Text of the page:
So you're about to become a mother... what kind of mother do you think you will be? Maybe it is something you have always considered: you've always cared for children, or you've idealized a mama from your past, or you are literally just hoping that you're not “that mom” on the news.
Whether or not you know it, you have a mama archetype in your toolbox already. She's in there with all of her quirks and good graces. She's just waiting to hatch when your baby does.
Nothing to worry about? Not so fast.
Your mama archetype carries with her all sorts of good, but she comes with a shadow-side, too. It's worth peeking under the hood to see what she might look like before she arrives. How?
Consult Your Mama Baggage: We all have mama baggage. Some of us have small, day-trip bags. For instance, your mama always made you take off your shoes immediately when you came in the house. She insisted that franks and weenies be served exclusively with canned corn? Do you do the same thing now? Um hum. These are quirks. They are funny, annoying, and may possibly result in tears. But they are like day-trip baggage.
Some of us have larger bags, like mamas who had what may have possibly been diagnosable psychological conditions. If you can recall your mother seeming totally withdrawn, or yelling at you, your siblings, or a host of individuals only she could see, it is worth talking about this with a therapist before you become a mother yourself. Perhaps you've already processed the difficult situations you grew up with, but you have a new lens. Prepare now.
Some of us have second homes. Mama baggage isn't necessarily bad things your mother did, they may be bad things that happened to her. Perhaps she passed away when you were young, or perhaps she abandoned your family. This doesn't mean you don't have any ideas about what it is like to be a mother... you may have more ideas than are physically possible in one lifetime as you assembled a mother-figure from family members, friends, and media icons. You may have set a standard for yourself that is completely unattainable.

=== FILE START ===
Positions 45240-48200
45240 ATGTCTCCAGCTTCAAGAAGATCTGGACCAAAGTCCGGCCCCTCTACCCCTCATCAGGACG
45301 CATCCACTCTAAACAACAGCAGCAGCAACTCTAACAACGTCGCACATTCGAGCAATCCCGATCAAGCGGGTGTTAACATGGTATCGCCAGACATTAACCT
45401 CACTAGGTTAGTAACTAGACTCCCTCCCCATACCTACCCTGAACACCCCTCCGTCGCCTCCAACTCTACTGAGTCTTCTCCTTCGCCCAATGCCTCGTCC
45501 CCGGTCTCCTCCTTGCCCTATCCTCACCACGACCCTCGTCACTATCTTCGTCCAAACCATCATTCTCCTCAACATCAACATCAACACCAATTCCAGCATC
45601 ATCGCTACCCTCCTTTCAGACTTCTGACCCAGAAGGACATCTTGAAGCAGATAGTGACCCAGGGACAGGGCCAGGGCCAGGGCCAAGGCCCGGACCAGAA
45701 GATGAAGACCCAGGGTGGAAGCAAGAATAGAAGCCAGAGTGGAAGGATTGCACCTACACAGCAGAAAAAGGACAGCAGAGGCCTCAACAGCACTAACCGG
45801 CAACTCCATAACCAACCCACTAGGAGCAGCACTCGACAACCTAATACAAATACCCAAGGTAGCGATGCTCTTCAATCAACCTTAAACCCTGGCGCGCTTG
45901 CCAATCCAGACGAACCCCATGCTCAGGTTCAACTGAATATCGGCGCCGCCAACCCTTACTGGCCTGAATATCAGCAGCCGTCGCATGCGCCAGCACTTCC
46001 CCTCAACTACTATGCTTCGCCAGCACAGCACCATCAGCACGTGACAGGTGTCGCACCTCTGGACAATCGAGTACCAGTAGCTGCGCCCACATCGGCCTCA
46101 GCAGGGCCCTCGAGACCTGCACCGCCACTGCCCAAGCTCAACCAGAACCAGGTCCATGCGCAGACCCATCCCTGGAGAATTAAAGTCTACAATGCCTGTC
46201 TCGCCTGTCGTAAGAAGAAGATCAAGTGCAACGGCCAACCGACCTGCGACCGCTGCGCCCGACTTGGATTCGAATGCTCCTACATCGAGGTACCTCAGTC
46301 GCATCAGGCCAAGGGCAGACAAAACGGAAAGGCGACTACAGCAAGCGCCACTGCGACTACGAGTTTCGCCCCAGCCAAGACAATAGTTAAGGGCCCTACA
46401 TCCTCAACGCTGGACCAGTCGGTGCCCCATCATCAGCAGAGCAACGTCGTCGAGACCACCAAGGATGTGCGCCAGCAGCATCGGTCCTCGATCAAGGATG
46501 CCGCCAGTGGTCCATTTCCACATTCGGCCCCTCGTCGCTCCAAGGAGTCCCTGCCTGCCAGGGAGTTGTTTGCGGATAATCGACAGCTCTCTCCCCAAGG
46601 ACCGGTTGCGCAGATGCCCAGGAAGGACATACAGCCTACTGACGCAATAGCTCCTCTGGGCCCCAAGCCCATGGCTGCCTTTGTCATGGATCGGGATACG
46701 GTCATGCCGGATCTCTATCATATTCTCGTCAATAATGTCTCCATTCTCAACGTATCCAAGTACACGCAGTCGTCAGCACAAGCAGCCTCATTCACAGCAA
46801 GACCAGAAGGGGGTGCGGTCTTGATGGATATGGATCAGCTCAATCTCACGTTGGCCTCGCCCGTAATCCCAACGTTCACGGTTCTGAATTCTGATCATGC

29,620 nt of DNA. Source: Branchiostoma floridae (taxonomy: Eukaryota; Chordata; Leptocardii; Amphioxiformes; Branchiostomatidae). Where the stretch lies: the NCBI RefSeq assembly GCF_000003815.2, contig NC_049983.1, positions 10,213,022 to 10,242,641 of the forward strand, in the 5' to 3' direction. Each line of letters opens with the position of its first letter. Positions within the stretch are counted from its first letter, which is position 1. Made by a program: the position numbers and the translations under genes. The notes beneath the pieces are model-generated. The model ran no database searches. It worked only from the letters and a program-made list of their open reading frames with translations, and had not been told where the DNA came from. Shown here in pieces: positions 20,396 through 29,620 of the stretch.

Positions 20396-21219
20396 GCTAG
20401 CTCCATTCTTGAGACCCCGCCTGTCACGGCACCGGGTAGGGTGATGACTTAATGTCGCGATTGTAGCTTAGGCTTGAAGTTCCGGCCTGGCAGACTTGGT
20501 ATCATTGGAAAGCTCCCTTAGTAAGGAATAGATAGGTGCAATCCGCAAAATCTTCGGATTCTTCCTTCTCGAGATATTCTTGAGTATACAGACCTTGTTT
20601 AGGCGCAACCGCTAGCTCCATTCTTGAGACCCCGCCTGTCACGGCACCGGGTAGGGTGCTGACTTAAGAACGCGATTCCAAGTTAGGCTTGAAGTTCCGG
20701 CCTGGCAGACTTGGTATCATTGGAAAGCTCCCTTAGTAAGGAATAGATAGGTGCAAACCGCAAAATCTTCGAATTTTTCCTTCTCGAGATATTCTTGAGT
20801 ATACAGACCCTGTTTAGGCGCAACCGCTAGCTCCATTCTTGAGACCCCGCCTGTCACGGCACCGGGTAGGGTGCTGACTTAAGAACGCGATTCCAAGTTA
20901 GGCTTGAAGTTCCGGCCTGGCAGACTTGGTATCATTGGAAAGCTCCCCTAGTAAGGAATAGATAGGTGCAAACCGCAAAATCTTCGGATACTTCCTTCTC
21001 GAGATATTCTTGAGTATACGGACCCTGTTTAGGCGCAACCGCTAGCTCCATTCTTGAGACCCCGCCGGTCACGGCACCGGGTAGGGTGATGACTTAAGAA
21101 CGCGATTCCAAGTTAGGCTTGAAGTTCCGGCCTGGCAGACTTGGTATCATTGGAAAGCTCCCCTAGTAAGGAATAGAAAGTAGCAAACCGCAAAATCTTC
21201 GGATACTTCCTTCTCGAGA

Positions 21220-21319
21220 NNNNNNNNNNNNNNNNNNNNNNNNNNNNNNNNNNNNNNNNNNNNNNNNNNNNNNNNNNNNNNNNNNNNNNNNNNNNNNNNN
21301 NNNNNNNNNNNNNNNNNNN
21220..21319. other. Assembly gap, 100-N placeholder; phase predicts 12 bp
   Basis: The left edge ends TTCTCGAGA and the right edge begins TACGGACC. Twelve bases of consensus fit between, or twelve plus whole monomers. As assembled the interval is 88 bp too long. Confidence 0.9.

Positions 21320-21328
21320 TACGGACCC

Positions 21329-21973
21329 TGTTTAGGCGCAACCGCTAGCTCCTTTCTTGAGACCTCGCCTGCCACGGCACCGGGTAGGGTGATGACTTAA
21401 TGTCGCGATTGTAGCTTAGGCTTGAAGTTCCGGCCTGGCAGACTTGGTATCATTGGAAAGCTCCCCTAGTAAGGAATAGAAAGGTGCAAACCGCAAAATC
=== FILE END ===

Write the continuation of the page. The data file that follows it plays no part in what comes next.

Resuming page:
If you have the resources (like time and money), you can certainly chat with a counselor or therapist about your relationship with your mother. They might help you release the grasp on the “right” way to pack a lunch, help you anticipate any predisposition you might have for postpartum mood disorders, or support you as you build up or whittle down your idea of motherhood.
If you're not sure, you can spend a little time journaling. Write down your ideas of what it means to be a mother, great mother stories, and other relevant details. Talk with your friends about their experiences becoming mothers and what surprised them. Begin to write your own story of what the motherhood journey will look like for you.
Yep, that's a gorilla!
I know what you are thinking. I spend most of my time telling you how normal birth and breastfeeding are, and now it sounds like I'm telling you that you can't go it alone?
I'm speaking out of both sides of my mouth, and I mean both sides whole-heartedly.
Breastfeeding is totally natural, and you have all of the plumbing you need to breastfeed your baby. However, humans are social creatures who don't do well without connection, emotional support, and an extra pair of arms. Even my second-cousin Sven* who lives on a boat for months at a time eventually relents and asks for help.